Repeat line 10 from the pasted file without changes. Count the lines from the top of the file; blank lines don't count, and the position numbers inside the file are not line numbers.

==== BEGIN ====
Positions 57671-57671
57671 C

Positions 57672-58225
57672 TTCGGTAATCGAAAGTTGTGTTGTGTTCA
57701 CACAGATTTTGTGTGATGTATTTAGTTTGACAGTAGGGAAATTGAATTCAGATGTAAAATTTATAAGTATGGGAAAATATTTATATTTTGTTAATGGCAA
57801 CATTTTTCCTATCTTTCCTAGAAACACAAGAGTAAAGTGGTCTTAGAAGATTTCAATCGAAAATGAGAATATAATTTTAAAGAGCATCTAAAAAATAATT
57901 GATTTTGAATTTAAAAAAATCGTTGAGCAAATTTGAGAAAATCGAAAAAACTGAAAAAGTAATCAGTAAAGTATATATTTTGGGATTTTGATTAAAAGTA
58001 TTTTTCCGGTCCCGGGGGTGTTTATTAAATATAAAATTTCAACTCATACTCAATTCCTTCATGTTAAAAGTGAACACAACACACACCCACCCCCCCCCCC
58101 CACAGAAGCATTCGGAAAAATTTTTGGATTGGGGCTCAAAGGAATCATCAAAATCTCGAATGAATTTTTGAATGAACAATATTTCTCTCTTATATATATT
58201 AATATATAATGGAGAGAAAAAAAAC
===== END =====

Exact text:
58201 AATATATAATGGAGAGAAAAAAAAC